Next page . . . . Previous page . . . . Speeches . . . . Contents . . . . Debates(HTML) . . . .

Legislative Assembly for the ACT: 1998 Week 10 Hansard (25 November) . . Page.. 2948 ..

MR HARGREAVES (continuing):

I do not have that facility, Mr Speaker. I look at a piece of legislation, not unlike my colleague Mr Rugendyke over here, and bells go off; but we do not have the capacity to digest it that quickly and to come up with an amendment which may make sense to us and to other people. We need help to do that and this Assembly has processes to enable us to get that help. One of those processes is the committee system, which I find particularly valuable. I do not consider these things a waste of time in helping me, and I do not consider these things a waste of time because people out there in the general public have an opportunity to say something to us face to face.

As I mentioned earlier, I received 103 pieces of correspondence which said, "Do not support the Bill". I received 95 pieces of correspondence which said, "Support the Bill". I got a stack of phone calls. No doubt my colleagues got similar sorts of figures and similar sorts of correspondence. How valuable would it be if everybody who did write to me was able to come and speak for 10 or 15 minutes to the whole lot of us sitting together? How valuable would it be for them to be able to come and have their say instead of having to commit their views to writing and maybe get it read or maybe not? If they come and speak to us while we are sitting in an Assembly committee we have no choice but to listen to them, no choice but to digest what they say, and no choice but to respond. It is my view, Mr Speaker, that that is a particularly effective element in the democratic process.

Mr Moore stood there and said that he is prepared to have this raft of amendments considered and voted on but he is not prepared to let us have them scrutinised in an open forum. In my view that is a denial of opportunity to those very people, and I am staggered that Mr Moore would take this position. I am also staggered, Mr Speaker, that he is not here, because he normally is. I was going to eyeball him because he disappoints me. One of the beauties of the committee inquiry system is that it allows ordinary people, general members of the public, it allows experts in the various fields of law, medicine and any other related discipline for that matter, and those of us who are fortunate or unfortunate enough to be elected to this place and represent them, to see these arguments put side by side at the same time.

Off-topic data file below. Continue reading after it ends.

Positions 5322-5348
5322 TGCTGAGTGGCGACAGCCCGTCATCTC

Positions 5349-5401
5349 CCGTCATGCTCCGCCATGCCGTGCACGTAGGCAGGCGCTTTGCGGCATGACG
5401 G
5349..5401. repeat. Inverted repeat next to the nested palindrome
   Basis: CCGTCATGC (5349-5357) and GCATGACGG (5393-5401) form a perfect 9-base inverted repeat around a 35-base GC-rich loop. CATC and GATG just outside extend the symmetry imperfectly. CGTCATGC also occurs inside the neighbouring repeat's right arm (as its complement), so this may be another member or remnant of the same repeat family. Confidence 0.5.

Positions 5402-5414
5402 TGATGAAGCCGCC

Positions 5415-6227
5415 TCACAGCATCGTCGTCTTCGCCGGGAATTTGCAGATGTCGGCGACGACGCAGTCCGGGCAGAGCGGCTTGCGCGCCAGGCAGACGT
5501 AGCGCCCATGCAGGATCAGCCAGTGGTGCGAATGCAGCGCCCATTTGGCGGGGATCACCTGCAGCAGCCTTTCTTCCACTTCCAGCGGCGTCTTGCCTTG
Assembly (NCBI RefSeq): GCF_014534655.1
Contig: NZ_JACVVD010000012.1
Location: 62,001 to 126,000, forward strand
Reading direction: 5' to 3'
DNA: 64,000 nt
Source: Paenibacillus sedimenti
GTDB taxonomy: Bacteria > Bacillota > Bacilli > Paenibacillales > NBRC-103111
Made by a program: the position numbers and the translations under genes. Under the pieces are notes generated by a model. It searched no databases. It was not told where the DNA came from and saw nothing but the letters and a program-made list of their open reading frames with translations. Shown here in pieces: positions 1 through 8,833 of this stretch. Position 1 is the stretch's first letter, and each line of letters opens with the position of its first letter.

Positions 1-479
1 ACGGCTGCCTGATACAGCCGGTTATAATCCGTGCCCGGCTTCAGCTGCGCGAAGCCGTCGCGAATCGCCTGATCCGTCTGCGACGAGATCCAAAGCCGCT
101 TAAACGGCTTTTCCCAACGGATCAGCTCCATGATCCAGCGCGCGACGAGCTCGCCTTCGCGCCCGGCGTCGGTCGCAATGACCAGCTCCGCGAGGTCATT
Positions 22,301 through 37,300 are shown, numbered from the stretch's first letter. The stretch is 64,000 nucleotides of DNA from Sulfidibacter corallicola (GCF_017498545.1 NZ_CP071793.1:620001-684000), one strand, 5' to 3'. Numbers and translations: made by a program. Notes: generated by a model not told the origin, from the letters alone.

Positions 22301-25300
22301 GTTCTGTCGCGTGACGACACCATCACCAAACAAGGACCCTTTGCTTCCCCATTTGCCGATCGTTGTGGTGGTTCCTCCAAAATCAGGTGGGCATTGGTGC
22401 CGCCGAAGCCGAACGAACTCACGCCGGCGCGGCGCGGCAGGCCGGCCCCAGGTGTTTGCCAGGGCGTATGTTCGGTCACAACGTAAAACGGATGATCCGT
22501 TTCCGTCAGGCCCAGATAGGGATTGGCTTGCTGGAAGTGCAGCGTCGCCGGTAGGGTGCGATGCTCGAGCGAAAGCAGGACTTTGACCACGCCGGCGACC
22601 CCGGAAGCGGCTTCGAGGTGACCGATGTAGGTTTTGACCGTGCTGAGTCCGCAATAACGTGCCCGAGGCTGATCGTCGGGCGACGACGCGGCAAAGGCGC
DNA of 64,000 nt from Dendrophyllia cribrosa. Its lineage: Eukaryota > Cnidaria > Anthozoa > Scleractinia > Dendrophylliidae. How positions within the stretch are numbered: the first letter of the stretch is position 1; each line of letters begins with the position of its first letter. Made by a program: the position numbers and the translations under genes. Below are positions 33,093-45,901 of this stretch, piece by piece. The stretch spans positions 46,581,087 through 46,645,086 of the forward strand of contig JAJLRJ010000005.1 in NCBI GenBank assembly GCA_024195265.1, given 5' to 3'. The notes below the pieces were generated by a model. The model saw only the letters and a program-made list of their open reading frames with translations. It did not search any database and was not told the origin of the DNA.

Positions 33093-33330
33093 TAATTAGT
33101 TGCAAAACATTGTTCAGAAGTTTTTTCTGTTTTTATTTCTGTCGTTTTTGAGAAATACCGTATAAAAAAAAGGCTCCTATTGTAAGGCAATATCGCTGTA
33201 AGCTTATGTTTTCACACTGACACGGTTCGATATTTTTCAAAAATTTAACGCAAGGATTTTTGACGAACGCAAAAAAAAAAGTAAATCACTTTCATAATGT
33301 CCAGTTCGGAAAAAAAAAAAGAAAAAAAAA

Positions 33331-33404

When I was looking at this matter things seemed to come in waves. I would get a surge and something would hit me in the face. I would think, "That is right; that is fine; I will go down that way". Then, a matter of minutes later, or hours or days later, whack, another one would come along and I would think, "That one is right and the other one is wrong". What I would have given, Mr Speaker, to have had time out and to have somebody say, "There is A, there is B. That is the difference between the two". Then I would have been made able to make, I believe, a much more considered judgment. Mr Moore denies me that opportunity.

Mr Humphries may very well be right. The position that I hold at the moment may very well not change, but, Mr Speaker, there are people in the gallery at the moment who I have not spoken to and maybe I would have liked to have had the opportunity to do that. There are people in the gallery tonight who, judging by their presence all day, would give their right arm to be able to say something to a select committee. They are being denied the opportunity to do that, and I think it is disgraceful.

Next page . . . . Previous page . . . . Speeches . . . . Contents . . . . Debates(HTML) . . . .